Hello again

Happy Easter, if you’re lucky enough to be having a long weekend I hope you’re enjoying it and find some time for some woodworking! Don’t forget you can share what you do on our Facebook page, we’re always interested to see what you get up to. Links at the bottom of the page.

I covered sanding sealers in depth a couple of weeks ago, but a question came up last week from someone wanting to use a spray paint and wondering which sealer to use. It’s always tough to answer confidently when another manufacturer’s product is involved, so a test piece is essential in situations like this, but the general rule of thumb is to stick to the same solvent base wherever possible. If you’re not sure, then the Cellulose Sanding Sealer is the most universal of our sealers, there’s not much you can put on top of that that will cause any damage.

And what about the other way round? We’re often asked what can be applied over xyz brand paint (usually but not always an acrylic). Again, there’s no cast iron guarantee on this but if another coating is needed over the top for extra protection then we’d go for the Acrylic Gloss Lacquer or the Acrylic Satin Lacquer, depending on the degree of sheen required. These lacquers shouldn’t attack the paint below and the gentle spray application should ensure no harm at all. But always test first!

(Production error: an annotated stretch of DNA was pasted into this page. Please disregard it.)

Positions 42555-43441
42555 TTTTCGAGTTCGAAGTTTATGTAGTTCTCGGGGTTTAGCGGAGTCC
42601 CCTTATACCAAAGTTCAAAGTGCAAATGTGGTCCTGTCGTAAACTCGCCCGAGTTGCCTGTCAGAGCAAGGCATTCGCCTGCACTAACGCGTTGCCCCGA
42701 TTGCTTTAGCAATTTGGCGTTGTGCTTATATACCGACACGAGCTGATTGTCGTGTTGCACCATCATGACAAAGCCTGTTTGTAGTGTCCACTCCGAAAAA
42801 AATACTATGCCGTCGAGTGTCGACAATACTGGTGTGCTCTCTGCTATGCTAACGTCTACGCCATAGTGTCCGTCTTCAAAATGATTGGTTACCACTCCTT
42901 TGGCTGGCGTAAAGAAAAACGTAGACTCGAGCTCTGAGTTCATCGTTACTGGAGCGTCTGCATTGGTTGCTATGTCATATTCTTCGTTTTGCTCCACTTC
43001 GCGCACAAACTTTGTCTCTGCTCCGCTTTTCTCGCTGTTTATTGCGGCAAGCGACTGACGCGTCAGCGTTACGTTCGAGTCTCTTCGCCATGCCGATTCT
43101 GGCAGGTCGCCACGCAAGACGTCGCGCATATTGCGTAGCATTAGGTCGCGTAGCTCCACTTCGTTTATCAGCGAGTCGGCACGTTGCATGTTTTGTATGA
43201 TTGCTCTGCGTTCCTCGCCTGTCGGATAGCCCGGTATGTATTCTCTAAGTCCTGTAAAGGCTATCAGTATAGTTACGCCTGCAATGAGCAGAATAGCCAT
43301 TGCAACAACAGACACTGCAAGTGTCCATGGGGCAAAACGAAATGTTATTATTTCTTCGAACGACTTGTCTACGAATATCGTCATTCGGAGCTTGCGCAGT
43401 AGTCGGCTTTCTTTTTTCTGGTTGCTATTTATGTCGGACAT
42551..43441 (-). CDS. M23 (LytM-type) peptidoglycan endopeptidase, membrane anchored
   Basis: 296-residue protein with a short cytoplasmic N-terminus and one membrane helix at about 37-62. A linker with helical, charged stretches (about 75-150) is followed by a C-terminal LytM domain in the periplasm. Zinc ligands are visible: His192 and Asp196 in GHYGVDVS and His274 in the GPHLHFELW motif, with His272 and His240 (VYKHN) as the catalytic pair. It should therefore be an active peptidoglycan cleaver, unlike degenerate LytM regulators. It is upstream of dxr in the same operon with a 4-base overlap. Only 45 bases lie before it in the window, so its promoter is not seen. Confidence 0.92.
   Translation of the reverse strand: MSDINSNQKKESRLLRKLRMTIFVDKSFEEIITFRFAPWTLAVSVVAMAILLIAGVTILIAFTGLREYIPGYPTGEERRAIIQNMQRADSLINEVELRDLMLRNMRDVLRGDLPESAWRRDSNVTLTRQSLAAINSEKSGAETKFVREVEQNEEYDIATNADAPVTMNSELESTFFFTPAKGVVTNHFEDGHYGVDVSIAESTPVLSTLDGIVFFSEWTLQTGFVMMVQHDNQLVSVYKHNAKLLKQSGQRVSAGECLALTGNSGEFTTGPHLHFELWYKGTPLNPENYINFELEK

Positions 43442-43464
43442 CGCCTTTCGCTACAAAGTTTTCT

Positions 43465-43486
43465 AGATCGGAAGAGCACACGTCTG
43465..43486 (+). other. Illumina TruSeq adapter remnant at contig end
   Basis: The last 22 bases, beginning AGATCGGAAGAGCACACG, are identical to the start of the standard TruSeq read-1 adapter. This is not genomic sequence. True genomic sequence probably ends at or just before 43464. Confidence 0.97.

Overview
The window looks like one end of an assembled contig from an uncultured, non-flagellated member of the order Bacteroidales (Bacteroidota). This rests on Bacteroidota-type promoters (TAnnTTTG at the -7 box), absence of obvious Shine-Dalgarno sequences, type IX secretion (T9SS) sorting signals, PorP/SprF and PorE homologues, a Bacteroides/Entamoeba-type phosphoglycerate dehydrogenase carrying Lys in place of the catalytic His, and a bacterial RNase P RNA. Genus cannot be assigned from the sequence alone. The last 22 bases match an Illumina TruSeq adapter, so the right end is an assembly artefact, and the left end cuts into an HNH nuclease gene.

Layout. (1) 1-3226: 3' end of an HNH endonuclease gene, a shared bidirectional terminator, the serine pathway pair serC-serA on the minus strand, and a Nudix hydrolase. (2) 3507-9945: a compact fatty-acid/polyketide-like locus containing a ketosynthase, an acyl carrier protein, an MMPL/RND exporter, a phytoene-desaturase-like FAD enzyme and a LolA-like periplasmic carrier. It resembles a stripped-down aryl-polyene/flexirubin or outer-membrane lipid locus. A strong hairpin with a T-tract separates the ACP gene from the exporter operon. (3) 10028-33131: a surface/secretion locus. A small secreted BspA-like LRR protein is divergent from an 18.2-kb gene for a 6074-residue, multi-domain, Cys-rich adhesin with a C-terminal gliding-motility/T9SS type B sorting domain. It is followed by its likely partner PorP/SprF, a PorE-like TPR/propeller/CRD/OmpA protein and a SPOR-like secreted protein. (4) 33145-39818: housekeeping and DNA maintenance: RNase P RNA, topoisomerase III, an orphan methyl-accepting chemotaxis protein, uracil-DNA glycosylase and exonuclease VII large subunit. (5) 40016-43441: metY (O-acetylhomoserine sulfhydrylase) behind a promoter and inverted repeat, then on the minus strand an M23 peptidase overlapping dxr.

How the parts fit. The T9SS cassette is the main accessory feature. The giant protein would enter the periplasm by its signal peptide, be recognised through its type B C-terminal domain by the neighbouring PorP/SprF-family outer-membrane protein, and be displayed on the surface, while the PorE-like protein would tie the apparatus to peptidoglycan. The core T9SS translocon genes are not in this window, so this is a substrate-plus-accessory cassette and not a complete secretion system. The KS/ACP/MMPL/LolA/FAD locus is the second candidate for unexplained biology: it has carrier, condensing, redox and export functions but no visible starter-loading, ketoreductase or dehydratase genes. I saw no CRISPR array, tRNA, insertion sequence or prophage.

Many high solids (ie quite thick) woodfinishing oils can get thicker as they get older, if the can has been started they react with the air inside the can and eventually will end up as an unusable gel. This will take quite a while and a can should last at least a year, but it is possible to slow the process down even more. One way of doing this is to put the oil into a smaller jar so that there is no air gap, but you should also transfer all the relevant warnings from the tin to the jar as well, so not quite so easy. The other method is to put small, clean pebbles into the tin to raise the level of the liquid, again reducing the air gap.
I have seen plastic bags (think of the type of bags used for saline drips and the like in hospital) sold for this purpose overseas, but they can’t be used in the UK as wouldn’t have child-resistant closures, which is a legal requirement. We tried to find a way to make this idea work but couldn’t!

Have a great weekend; some advance notice that on 27 April I’ll be at the Axminster store in Nuneaton demonstrating our finishes, talking about them and answering any questions you may have, and promoting our Woodturning Weekender as well, which is slowly creeping up on us. Hope you’ve got your tickets!

All the best